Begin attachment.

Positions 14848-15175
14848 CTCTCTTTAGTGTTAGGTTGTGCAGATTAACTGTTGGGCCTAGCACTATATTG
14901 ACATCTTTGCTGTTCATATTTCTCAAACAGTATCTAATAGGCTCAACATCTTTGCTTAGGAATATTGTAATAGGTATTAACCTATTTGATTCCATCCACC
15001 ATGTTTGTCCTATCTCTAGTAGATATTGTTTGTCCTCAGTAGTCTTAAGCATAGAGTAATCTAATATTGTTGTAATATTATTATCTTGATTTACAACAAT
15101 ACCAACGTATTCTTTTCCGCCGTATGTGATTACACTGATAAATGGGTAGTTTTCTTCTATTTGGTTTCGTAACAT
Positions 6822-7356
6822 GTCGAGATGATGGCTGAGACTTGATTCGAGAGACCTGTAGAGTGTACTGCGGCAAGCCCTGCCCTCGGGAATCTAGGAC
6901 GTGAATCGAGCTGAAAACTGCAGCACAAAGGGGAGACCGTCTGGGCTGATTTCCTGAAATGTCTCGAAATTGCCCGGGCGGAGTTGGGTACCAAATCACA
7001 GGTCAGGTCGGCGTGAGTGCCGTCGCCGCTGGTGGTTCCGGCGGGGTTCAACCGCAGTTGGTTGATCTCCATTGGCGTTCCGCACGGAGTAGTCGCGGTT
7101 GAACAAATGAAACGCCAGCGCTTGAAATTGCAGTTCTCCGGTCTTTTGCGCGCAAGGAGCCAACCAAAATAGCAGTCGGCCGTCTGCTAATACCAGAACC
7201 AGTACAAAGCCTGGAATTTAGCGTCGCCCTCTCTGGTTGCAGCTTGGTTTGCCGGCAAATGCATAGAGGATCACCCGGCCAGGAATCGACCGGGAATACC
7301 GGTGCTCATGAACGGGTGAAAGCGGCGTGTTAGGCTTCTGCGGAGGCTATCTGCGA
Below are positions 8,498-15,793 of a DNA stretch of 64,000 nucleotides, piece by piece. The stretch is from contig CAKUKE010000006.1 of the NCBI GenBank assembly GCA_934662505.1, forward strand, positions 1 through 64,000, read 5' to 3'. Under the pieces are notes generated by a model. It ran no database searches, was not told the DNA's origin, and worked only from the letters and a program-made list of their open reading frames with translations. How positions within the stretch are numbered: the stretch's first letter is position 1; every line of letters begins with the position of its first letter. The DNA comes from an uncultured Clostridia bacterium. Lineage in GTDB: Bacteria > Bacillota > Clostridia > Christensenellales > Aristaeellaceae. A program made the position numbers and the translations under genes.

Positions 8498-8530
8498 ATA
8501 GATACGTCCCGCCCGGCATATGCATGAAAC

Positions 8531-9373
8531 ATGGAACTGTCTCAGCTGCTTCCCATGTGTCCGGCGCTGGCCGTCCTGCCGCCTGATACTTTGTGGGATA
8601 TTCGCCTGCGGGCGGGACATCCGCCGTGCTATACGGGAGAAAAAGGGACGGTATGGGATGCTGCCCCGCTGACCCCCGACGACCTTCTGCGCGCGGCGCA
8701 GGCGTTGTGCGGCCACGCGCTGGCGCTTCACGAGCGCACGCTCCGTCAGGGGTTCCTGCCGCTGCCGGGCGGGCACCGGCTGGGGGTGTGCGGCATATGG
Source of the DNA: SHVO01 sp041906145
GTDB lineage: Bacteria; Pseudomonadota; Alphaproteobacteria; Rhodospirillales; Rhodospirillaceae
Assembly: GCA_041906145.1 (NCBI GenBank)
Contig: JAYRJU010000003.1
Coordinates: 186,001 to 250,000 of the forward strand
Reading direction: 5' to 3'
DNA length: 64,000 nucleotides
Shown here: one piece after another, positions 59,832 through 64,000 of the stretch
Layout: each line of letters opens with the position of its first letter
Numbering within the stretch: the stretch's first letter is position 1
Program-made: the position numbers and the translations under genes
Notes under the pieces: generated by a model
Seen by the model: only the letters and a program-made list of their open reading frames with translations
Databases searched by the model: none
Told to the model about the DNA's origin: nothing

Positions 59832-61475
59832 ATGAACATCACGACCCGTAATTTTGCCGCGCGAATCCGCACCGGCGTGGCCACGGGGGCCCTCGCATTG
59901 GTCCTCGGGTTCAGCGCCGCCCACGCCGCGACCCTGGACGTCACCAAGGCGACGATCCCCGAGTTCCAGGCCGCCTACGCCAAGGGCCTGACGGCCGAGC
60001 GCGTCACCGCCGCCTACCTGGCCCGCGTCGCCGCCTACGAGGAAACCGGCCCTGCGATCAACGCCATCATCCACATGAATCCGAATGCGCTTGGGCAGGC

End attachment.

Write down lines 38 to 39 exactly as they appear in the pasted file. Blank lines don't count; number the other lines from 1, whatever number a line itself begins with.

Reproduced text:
59901 GTCCTCGGGTTCAGCGCCGCCCACGCCGCGACCCTGGACGTCACCAAGGCGACGATCCCCGAGTTCCAGGCCGCCTACGCCAAGGGCCTGACGGCCGAGC
60001 GCGTCACCGCCGCCTACCTGGCCCGCGTCGCCGCCTACGAGGAAACCGGCCCTGCGATCAACGCCATCATCCACATGAATCCGAATGCGCTTGGGCAGGC